WFH – “Work from Home” – is ideal for many employees. Working from home or even from a beach resort. What could go wrong with that? <read more>

The benefits of working from home certainly can’t be minimized. During the pandemic, it’s enabled parents to be home and supervise their children who are schooling online. Employees don’t have to deal with the hassles and costs of commuting.

But there’s another side of WFH. Here are five significant WFH threats and challenges from the employee’s perspective:

  1. Technology limitations. Videoconferencing strains home network bandwidth – especially in the case where an employee’s children and partner are all competing for limited space. Just because we’re getting used to seeing frozen images and names in place of faces, doesn’t mean we’re liking it any better! And do you want to be responsible for knocking your child off-line as they do a class assignment?
  2. Overwork and burnout. For some, given that there are little other opportunities for outside distraction, the temptation is to gravitate toward work and the home office after hours. We were already pretty bad about checking work emails on our phones at all hours, now we’re logging on to do more than that. And experts say that the often hour-by-hour shifting between home and work responsibilities is especially wearing.
  3. Potential double-tax consequences. Depending on the state, if the company you work for is in one state and you work remotely in another, you might be subject to taxation in both. Here’s an article from the Tax Foundation with more information.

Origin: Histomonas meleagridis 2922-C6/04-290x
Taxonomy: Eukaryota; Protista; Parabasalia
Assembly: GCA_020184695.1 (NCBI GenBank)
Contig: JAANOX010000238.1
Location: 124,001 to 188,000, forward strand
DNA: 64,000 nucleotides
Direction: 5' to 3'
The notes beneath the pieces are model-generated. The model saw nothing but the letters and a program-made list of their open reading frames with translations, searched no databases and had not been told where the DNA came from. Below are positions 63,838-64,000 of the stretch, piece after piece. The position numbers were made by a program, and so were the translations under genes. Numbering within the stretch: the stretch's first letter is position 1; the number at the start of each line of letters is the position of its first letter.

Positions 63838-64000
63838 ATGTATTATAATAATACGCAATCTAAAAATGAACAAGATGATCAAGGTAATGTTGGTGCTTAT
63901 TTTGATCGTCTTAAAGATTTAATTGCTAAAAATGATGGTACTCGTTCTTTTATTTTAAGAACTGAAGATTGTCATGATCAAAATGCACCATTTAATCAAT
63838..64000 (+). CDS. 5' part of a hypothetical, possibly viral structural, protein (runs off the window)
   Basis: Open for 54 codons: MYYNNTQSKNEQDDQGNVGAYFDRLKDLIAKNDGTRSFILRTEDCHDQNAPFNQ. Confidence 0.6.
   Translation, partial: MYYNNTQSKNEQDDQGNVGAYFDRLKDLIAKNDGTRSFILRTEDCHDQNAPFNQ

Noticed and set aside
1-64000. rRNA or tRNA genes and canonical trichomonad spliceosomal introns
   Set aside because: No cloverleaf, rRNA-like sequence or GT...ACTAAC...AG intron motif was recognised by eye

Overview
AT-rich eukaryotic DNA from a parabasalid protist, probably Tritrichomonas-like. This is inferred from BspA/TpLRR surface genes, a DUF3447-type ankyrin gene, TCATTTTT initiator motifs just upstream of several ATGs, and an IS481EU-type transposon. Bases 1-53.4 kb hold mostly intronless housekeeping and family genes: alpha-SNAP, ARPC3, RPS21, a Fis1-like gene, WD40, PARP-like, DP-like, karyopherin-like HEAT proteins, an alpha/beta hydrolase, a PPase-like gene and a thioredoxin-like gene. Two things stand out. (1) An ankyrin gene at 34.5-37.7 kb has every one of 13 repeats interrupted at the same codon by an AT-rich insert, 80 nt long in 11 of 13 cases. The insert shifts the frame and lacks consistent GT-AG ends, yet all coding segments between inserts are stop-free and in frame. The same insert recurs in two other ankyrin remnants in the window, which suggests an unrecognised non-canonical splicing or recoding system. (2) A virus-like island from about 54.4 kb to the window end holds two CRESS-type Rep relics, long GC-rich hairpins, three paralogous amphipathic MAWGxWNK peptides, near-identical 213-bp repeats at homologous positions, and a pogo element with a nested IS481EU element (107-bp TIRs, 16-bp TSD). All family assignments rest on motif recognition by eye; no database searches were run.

4. Decreased productivity. Homes are full of distractions. The ability to multi-task between home chores, workout breaks, family activity, and work assignments seems like a luxury, but work will inevitably be the element that gets short shrift. And on another front, work calendars are quickly becoming back-to-back blocks of videoconferences. The quick check-ins with a colleague in an office huddle room or a deskside chat now must be scheduled, further decreasing your productive work time.
  5. Loss of Connection. While it’s possible to host unstructured team events through videoconferencing, for many people, these don’t feel natural. The computer screen can be a barrier to true spontaneous communication – the kind of communication that helps bond a team and form a work family.

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